In the preferred embodiment, the pallet incorporates six (6) separate connectors 11 and six (6) integral connectors 11a. Both the deck and the base have openings which define surrounding abutments recessed below the exposed surface and the connectors (separate and integral) have flexible tangs with barbs which engage the abutments. The pallet 10 has opposed sides 13 and opposed ends 14. In the illustrated embodiment, the separate connectors 11 are shown positioned at the four corners of the base and deck members and midway along each opposed end 14. Integral connectors or connection means 11a are built into the base and deck of the pallet along the sides 13 between the corners and in internal rows parallel to the ends 14. The connectors 11, 11a are positioned so forklift tines can be inserted into side channels 15 and end channels 16 for lifting and moving the assembled pallet and the palletized goods. The six separate connectors are positioned where, it has been found, there are the highest probabilities of potential damage. Specifically, misdirected loads fall upon or misaligned forklift contact the corner areas most frequently. Thus, broken connectors located in these areas can be easily removed and replaced.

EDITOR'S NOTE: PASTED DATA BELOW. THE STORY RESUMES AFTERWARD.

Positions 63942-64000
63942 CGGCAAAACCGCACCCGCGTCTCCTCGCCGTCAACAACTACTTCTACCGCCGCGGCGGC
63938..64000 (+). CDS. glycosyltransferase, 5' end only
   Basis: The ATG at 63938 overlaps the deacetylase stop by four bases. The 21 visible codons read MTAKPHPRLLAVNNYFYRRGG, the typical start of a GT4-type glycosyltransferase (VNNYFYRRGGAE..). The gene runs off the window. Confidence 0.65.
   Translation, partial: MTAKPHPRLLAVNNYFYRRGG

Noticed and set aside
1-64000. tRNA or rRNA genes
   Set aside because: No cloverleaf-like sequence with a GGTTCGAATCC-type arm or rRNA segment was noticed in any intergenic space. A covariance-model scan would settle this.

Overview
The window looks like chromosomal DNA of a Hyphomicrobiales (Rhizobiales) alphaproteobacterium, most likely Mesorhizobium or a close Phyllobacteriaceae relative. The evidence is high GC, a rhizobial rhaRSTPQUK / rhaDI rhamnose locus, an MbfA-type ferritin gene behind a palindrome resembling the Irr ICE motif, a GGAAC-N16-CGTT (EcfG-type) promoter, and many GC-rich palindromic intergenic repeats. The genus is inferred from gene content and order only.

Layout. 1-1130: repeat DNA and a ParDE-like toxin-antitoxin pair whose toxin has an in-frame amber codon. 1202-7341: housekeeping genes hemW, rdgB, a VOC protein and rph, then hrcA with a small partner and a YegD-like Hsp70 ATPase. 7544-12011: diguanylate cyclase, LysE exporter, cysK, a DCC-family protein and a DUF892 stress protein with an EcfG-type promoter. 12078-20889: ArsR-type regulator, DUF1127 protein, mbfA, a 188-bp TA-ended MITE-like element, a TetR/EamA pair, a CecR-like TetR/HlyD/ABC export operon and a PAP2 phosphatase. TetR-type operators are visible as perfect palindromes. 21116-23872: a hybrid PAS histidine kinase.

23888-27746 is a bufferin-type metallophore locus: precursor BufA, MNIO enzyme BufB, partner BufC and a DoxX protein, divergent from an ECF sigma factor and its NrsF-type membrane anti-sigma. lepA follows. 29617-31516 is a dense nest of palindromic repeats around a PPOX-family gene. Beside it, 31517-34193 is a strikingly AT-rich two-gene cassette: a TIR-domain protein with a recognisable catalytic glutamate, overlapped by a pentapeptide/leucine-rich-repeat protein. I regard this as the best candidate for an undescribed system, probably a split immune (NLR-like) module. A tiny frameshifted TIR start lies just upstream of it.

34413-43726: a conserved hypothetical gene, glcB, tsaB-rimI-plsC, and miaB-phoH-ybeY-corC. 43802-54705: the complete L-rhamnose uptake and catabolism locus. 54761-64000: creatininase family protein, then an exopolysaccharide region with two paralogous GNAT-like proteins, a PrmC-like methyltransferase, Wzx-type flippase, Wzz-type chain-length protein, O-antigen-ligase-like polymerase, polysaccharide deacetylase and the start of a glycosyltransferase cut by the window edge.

The six separate connectors are positioned with one in each corner and one between the corners, on the short side, here the ends 125, 126 of the pallet. The integral connectors are placed along the long side, here the sides 123, 124 of the pallet, to allow a longer side. The extra internal supports permit the overall size of the pallet to be larger than prior pallets. They reduce the distance between connectors, minimizing "bowing" due to the weight of the load being supported.
Finally, the channels 15, 16 are unobstructed within the pallet. The connectors 11, 11a are oriented and sized so that the forklift tines can be inserted into either side or end and pass, without obstruction, through the pallet. See FIG. 7, wherein the orientation of the connectors is shown and the distances, designated X and Y, for the channels 15, 16 is shown.
B. The Base
The base 20 of the present invention, shown in detail in FIGS. 4, 5, 8 and 10, is used below the deck 100 and while in use generally rests on the ground or floor. Because goods are not normally placed directly on the base 20, it is not a flat, continuous surface, rather it is much like a frame structure. The base supports the deck above the flooring. The base has two surfaces, namely an inner surface 21 (FIG. 5) and an outer surface 22 (FIG. 4). The outer surface 22 is the surface that faces out from the pallet; the surface that faces down and contacts the ground or floor when the pallet is constructed. The inner surface 21 is the surface facing the inside of the pallet, i.e., the surface the connectors are attached to and the surface facing the deck.